I kind of love and I kind of hate this time of year all at the same time. We have things called a Yangervis leading third basemen in WAR and we have things like Carlos Santana walking at a 30% clip. Small sample sizes may be the tools of the foolhardy, but that doesn’t mean they don’t produce a little bit of fun along the way. Take for instance the performance of Kyle Seager. No really, take it.
The Seager name, in the Mariner community at least, has evolved as both a noun and a verb. To “Seager” is to be a nice little player who can go out there, hit about .260, 18-20 home runs, and drive in something like 70 or 80 runs. “Just go forth and Seager”.
Well, so far, Seager hasn’t been doing much, ahem, “Seagering” in 2014. He’s hitting .111, he’s striking out a lot, he has one run batted in. But, yeah, five games equals big whoop. However, what hasn’t commonly been talked about is Seager’s rough patch starting about August 2013. On August 1, Seager was hitting .300/.363/.496 with 17 home runs and was having what really amounted to a tremendously productive season. From that point to the end of the season, however, Seager hit .177/.287/.278. Yes, some of this can be chalked up to rotten luck as he had just a .207 BABIP, but this was over a two month period and 230 plate appearances, so it’s not just a little flukey thing. Maybe we can blame Lyle Raymond (just kidding kiddo).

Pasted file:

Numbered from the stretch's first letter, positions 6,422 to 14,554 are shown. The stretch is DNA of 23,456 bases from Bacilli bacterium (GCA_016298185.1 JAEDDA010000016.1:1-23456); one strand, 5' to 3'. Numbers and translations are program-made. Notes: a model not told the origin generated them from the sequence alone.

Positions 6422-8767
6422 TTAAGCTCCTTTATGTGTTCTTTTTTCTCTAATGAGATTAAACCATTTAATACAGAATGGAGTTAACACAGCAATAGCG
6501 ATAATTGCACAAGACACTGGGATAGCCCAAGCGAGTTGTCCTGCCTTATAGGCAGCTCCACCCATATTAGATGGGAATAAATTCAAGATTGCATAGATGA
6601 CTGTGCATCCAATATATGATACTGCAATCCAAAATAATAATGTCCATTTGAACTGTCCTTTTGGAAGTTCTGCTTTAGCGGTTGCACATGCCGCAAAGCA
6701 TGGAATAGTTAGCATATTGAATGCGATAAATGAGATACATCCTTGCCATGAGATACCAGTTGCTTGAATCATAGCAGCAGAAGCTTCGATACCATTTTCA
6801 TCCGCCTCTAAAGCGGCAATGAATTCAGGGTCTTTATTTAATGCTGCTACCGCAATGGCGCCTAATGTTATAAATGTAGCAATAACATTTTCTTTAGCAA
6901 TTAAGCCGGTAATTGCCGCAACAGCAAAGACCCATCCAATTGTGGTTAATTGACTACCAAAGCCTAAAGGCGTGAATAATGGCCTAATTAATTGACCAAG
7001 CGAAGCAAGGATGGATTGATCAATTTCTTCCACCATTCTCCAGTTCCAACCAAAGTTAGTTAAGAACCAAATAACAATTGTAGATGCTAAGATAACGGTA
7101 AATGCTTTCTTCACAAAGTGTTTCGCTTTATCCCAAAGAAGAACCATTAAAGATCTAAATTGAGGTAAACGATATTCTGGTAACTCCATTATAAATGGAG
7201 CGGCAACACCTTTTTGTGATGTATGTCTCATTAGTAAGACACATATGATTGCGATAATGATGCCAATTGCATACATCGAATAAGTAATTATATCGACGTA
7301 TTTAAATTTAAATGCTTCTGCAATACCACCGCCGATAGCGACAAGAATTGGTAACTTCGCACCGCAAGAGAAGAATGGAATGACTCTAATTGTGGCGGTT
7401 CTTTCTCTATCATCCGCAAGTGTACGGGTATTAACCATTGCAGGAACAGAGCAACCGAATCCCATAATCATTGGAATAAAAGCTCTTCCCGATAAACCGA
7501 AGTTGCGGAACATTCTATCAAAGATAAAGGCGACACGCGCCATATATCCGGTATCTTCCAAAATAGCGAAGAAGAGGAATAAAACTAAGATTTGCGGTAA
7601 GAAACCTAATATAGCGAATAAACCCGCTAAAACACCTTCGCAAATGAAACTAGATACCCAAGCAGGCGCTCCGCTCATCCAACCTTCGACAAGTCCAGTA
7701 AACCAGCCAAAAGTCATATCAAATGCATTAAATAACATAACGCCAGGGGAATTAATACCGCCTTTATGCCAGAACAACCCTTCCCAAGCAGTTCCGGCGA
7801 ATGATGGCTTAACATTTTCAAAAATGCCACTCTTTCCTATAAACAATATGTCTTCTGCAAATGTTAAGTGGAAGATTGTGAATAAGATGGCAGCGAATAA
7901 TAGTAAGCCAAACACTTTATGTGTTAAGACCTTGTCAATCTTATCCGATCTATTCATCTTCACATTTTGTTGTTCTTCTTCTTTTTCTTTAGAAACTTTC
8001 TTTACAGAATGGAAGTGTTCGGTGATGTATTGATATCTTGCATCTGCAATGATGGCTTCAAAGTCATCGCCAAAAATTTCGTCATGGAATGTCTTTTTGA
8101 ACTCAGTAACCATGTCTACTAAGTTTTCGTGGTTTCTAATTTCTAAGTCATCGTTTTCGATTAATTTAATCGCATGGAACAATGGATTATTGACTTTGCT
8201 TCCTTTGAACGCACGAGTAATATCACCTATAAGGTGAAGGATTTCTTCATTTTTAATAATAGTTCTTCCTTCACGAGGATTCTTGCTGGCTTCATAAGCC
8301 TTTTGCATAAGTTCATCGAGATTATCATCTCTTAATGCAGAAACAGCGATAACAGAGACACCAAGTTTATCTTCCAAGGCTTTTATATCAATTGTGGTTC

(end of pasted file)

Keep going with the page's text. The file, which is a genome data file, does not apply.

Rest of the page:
If one were a betting type, you would probably guess that pitchers started to adjust to Seager. The Mariners were a better hitting team in 2013, what with opponents needing to deal with the Raul Ibanez home run extravaganza — but Seager was far and away their best hitter at that point in the season. And looky here:
Here are the locations of the pitches from the start of the 2013 season to August 1. Below are the locations from August 2 to the end of the season:
Kind of the same philosophy, down and away, down and away — except it appears pitchers weren’t giving him nearly the same amount of the plate as they had previously. Early on in 2014, he’s getting the same dose:
None of this is to say he can’t adjust himself — or that he won’t start seeing better pitches for that matter. But the book on how pitchers want to approach Seager has apparently been written.
If you’re a Seager owner, I wouldn’t panic, but this isn’t just a small sample size thing — his trouble goes back into August of 2013. If the surrounding pieces in the Mariner lineup continue to hit well, there should be ample opportunity for Seager to work things out. And considering their new manager is a former hitting coach, I’d imagine there are plenty of people on board helping to right his proverbial ship. But it’s probably worth pointing out that Nick Franklin is hitting .533 in AAA.